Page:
After winning the German presidency for her fourth term, Angela Merkel must weld a coalition government or have a minority rule with the most far-right politicians seen in 50 decades.
The outcome of the vote was expected to not only be a weathervane for European political ideology but had the potential to shake foreign exchange markets.
However, the value of the euro, that was previously skyrocketing, has cooled slightly possibly due Merkel’s weaker position. But the rise of the far right AfD (Alternative für Deutschland ) party to third place is thought to signal a dramatic change in Germany’s political landscape.
“The result is unlikely to impact sterling, or the wider foreign exchange (FX) market, in any significant way,” Lee McDarby, managing director for UK corporate FX and international payments at Moneycorp tells GTNews.
“For financial services firms considering plans to move from London to Frankfurt, Merkel’s victory will only provide more certainty for those who have already made the decision to relocate”
“For financial services firms considering plans to move from London to Frankfurt, Merkel’s victory will only provide more certainty for those who have already made the decision to relocate,” argues McDarby.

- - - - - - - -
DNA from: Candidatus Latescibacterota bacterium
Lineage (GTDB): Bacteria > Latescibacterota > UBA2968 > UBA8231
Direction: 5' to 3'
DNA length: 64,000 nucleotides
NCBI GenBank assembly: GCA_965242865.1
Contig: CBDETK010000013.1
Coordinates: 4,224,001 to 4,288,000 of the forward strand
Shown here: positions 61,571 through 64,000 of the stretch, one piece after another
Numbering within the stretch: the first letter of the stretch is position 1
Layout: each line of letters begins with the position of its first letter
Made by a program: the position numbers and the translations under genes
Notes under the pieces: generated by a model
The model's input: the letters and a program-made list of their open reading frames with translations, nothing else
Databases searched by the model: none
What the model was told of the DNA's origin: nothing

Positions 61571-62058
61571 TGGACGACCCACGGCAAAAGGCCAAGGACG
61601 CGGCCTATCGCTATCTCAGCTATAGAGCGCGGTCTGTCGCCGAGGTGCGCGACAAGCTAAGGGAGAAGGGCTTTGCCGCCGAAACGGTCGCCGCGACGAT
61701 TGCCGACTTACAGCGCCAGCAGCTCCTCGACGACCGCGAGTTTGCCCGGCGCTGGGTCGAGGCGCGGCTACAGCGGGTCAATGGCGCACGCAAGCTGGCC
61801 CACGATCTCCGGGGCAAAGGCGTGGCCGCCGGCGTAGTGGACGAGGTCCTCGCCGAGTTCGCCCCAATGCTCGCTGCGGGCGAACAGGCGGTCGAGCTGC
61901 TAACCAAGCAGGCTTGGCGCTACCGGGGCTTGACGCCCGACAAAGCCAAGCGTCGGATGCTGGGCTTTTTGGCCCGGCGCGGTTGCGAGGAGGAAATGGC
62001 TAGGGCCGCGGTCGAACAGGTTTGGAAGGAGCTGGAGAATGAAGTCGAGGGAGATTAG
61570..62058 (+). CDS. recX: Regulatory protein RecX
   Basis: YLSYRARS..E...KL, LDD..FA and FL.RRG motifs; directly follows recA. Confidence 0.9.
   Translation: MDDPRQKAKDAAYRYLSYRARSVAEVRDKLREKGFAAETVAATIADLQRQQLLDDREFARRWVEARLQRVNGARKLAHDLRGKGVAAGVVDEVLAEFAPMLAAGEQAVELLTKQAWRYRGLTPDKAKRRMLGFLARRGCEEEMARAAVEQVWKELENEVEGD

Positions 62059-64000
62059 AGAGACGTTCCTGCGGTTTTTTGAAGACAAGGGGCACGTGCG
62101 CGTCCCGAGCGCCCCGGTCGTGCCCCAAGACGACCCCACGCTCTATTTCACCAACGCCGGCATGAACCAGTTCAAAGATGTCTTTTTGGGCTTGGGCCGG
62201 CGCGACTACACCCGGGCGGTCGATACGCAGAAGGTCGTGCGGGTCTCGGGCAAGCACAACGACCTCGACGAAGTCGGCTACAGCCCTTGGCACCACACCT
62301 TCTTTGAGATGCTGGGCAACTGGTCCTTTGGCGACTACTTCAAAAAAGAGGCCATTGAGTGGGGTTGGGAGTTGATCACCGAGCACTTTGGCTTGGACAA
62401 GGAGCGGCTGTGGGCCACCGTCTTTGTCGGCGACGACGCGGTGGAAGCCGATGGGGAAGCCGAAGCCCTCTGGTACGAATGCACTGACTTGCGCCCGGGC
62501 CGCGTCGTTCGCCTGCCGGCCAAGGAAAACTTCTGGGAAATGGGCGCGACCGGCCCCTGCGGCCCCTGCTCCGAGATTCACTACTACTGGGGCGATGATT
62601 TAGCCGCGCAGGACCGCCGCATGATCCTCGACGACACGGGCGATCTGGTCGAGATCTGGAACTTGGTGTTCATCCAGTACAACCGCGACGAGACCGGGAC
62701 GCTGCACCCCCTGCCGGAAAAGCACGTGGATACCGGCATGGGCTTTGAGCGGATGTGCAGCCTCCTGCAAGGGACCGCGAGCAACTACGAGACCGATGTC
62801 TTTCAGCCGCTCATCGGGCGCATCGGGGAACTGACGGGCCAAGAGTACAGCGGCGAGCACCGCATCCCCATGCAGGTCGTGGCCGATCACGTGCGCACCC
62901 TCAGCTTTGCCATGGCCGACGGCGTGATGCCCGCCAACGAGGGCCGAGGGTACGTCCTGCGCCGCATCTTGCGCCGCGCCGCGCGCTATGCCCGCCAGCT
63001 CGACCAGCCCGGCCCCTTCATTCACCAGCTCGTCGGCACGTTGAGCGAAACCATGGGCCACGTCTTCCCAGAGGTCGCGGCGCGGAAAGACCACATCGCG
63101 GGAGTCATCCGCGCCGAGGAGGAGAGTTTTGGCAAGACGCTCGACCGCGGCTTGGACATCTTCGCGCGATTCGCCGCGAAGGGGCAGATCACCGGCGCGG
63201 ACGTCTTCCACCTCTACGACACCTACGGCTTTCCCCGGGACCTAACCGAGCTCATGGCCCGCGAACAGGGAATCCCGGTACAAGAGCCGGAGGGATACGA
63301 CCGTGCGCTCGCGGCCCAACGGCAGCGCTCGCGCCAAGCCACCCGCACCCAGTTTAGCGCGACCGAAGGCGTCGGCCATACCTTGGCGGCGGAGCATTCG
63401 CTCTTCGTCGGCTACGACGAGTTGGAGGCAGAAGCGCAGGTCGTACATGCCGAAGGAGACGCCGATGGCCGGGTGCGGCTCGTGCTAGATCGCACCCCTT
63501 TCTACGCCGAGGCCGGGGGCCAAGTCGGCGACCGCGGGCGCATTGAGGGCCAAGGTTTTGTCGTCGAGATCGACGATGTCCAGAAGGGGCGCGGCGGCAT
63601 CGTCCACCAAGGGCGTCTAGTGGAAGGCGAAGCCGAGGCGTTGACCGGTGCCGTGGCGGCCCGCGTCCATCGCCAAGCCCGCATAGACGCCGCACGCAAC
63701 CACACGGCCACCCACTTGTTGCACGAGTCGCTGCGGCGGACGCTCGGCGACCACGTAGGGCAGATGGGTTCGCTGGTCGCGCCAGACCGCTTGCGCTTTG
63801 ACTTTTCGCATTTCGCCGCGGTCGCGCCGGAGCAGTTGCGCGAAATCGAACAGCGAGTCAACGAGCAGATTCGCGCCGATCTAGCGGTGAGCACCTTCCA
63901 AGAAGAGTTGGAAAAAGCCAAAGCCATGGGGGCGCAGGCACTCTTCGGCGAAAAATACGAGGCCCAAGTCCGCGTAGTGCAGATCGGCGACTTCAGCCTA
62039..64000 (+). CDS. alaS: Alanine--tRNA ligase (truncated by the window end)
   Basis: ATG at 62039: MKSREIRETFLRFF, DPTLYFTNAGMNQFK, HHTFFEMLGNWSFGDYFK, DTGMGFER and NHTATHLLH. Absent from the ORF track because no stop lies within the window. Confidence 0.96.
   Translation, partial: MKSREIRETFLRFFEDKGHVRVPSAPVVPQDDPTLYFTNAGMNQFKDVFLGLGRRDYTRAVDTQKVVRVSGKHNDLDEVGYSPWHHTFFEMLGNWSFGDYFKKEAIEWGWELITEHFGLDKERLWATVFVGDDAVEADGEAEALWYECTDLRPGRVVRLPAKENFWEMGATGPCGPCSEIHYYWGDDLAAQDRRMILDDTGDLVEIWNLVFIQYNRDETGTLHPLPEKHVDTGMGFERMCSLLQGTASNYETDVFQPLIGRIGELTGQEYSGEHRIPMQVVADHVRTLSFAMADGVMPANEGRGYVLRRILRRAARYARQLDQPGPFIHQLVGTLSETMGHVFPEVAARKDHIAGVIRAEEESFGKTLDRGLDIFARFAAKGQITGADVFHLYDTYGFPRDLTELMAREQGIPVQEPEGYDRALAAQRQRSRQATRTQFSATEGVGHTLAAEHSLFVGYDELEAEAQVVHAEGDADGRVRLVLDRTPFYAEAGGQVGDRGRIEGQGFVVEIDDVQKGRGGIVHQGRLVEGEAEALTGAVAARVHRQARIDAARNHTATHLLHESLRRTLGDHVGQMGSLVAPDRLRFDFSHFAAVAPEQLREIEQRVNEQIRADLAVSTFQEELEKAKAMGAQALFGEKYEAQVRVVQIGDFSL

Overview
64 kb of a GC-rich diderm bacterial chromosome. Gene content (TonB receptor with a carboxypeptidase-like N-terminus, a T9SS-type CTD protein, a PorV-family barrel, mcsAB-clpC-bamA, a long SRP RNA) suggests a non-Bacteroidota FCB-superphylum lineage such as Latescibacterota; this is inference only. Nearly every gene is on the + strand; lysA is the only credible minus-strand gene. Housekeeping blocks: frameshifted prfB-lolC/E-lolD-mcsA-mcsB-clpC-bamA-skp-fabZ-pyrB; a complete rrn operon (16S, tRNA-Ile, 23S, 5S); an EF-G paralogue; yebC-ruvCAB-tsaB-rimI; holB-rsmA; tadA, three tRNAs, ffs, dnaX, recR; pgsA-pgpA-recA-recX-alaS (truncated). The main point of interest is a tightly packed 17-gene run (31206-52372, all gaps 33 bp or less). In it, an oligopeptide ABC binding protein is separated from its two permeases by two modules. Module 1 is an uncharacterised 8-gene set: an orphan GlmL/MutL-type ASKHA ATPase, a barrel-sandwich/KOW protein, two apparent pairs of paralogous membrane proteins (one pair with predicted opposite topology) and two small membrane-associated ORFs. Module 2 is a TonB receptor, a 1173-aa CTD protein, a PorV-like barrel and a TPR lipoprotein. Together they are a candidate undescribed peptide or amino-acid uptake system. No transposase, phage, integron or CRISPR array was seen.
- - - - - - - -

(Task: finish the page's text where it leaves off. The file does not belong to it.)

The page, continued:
“We may well see Germany focus its efforts on enhancing EU integration, in order to benefit EU-based firms,” he predicts.
Given the unpredictability of democratic votes over the last 15 months, Moneycorp advised treasurers to consider their market exposures and potentially hedge any relevant exposures before the election in order to mitigate FX risk.
“The polls have been wrong on more than one occasion recently, so caution should be a key driver to consider all outcomes,” says McDarby.
“The FDP openly opposes Macron’s reform proposals”
Many commentators have argued the real race in the German election as over who came in third place.
The far-right AfD (Alternative für Deutschland) party won over the Free Democrats (FDP) and the far-left Die Linke.
Leopold Traugott, political analyst at Open Europe, argued in a recent blog post that Merkel will face a tough challenge in forming a coalition, as, “contrary to past elections, there is no “Wunschkoalition” (ideal coalition) on offer this time”.
The selection of a new junior coalition partner will have important implications for Germany’s support for Eurozone and domestic reform.
The FDP and Die Linke embrace most of Macron’s demands on Eurozone reform, “and would likely shift a German government to a more amicable position towards Paris […] The FDP openly opposes Macron’s reform proposals,” writes Traugott.
“What is clear, however, is that the next German government will again be centrist and decidedly pro-European. While the AfD and Die Linke, two anti-centrist Eurosceptic parties, will enter Germany’s federal parliament, neither has any real chance of co-governing.
“Still, the rise of the AfD signals a dramatic change in Germany’s political landscape”, Traugott concludes.
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